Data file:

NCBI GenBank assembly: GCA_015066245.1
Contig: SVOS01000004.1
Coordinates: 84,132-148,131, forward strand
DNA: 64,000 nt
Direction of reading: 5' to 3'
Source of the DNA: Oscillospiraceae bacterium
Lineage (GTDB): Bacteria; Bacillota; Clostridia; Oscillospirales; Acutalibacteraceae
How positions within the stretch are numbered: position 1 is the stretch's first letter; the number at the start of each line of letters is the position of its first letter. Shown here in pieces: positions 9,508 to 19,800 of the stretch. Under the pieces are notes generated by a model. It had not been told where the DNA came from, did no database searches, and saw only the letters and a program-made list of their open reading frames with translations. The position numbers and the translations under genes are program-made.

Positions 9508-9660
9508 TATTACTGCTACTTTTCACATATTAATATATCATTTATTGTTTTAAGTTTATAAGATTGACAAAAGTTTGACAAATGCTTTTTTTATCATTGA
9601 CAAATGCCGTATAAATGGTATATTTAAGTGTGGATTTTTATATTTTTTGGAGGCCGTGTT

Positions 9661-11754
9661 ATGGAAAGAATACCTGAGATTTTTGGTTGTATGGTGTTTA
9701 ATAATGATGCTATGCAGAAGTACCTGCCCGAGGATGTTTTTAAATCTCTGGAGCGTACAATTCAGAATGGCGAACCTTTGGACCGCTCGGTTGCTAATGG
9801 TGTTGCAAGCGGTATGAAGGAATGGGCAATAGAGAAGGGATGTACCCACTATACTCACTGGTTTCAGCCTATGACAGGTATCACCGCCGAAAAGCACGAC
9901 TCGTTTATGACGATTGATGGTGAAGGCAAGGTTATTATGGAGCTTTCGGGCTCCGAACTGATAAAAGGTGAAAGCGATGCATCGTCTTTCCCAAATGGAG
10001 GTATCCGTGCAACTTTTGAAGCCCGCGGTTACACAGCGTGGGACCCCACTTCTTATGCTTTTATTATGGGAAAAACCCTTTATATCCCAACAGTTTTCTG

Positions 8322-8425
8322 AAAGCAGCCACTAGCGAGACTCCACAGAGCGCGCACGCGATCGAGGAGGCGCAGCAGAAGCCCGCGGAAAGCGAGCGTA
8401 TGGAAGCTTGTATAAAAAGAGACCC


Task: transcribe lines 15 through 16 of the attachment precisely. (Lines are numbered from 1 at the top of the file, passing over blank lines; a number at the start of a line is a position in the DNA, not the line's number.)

9801 TGTTGCAAGCGGTATGAAGGAATGGGCAATAGAGAAGGGATGTACCCACTATACTCACTGGTTTCAGCCTATGACAGGTATCACCGCCGAAAAGCACGAC
9901 TCGTTTATGACGATTGATGGTGAAGGCAAGGTTATTATGGAGCTTTCGGGCTCCGAACTGATAAAAGGTGAAAGCGATGCATCGTCTTTCCCAAATGGAG